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Volume 6, Issue 617: Friday, March 12, 2004

  • "Firms Push to Expand Visa Program"
    Wall Street Journal (03/11/04) P. A2; Munoz, Sara Schaefer

    Although chances for approval are slim, U.S. manufacturers and high-tech firms are lobbying Congress to authorize an exception to current H1-B visa policy in order to work around the 65,000 yearly visa cap, which was reached by February. The exception would grant H1-Bs to foreign applicants who have earned master's or doctorate degrees at American universities. Supporters claim that such admissions will actually help reduce offshore outsourcing, as admitting more foreign professionals into the country will lessen U.S. businesses' need to export jobs. "They have been educated in American universities but still have the knowledge, cultural skills and language skills of their home country," notes immigration adviser Elizabeth Dickson. U.S. immigration statistics estimate that 42 percent of H1-B visa holders in 2002 was comprised of workers with an education equivalent to a master's degree or higher in all professions. The only exception to the H1-B limit currently allowed is for visa holders who work at universities or nonprofit research and development agencies. Proponents of the proposed exception face a tough battle, as opponents to visa expansion include organized labor and legislators such as Connecticut Sen. Chris Dodd (D) and Rep. Nancy Johnson (R). But the lobbyists may yet arouse sympathy from the likes of Republican Sens. Orrin Hatch (Utah) and Saxby Chambliss (Ga.).

  • "Legislators Urge E-Voting Halt"
    Wired News (03/11/04); Zetter, Kim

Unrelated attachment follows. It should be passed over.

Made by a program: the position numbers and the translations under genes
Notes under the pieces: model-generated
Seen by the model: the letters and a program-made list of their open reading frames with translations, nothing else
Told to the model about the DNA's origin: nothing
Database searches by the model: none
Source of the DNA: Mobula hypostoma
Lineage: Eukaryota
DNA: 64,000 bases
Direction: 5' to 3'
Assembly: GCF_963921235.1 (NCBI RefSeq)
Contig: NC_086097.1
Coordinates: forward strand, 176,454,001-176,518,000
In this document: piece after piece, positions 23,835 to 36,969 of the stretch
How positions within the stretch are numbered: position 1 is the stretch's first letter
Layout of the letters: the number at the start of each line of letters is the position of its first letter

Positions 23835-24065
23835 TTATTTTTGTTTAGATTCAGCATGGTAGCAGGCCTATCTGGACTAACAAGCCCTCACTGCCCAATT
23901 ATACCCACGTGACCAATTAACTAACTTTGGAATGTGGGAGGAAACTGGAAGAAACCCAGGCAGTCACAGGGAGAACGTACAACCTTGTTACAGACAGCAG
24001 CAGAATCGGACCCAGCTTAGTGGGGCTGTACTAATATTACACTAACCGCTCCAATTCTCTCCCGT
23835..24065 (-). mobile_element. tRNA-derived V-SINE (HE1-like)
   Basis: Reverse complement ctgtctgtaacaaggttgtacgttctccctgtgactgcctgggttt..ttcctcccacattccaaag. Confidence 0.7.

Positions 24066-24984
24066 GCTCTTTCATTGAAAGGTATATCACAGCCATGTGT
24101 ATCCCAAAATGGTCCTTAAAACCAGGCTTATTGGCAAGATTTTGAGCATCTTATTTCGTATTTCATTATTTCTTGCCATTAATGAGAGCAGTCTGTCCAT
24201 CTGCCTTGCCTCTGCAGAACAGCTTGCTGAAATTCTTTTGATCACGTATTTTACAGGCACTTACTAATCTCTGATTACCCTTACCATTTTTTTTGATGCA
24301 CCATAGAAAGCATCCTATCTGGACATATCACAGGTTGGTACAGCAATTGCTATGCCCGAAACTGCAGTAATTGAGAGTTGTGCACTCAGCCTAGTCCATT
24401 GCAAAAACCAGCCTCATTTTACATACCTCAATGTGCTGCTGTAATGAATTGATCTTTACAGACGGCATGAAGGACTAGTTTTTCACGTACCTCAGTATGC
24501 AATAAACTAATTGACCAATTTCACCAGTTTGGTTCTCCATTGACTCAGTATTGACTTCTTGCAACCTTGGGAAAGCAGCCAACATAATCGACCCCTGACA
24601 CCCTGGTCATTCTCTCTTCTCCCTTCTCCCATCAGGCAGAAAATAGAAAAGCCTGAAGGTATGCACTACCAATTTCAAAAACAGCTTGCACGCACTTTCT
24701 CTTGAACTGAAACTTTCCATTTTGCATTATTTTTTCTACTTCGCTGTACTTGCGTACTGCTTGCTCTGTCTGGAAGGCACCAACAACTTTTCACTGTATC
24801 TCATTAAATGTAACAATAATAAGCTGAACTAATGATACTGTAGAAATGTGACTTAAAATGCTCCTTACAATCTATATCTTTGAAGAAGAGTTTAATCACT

California Sens. Don Perata (D-Oakland) and Ross Johnson (R-Irvine) sent a letter to Secretary of State Kevin Shelley urging him to declare a moratorium on paperless electronic voting systems, arguing that a debacle akin to Florida's woes in the 2000 election could be in the offing if the problems that plagued the machines in the March 2 primary are any indication. If the paperless systems are decertified as the senators recommend, California election officials would have little choice but to use optical scan machines, which employ a voter-verifiable paper ballot. The legislators said that e-voting de-certification is justified by the malfunctions paperless machines suffered on March 2, which prevented many people from voting; they added that the upcoming presidential election is too important to leave to systems without a paper trail. "None of us want California to be the sequel to Florida," said Perata. Tom Stanionis, data processing manager for Yolo County's election division, said that e-voting machine vendors, in making their products as foolproof as possible, have placed an unreasonable burden on the shoulders of poll workers; as a result, poll workers gave incorrect ballots to voters on March 2, resulting in votes being cast for candidates and races that were not in the voters' district. In addition, Stanionis noted that half of the 14 counties that were using touch-screen machines in last week's primary suffered from counting problems that held up results way past the midnight deadline. The data processing manager thinks decertifying paperless systems until they are improved to voters' satisfaction is a good idea, but feels that election officials may be overwhelmed with this responsibility, given the timing of the directive. However, Sen. Johnson stated at a press conference, "California has a lemon law that protects consumers if they buy a bad car. So far, e-voting in California is a lemon."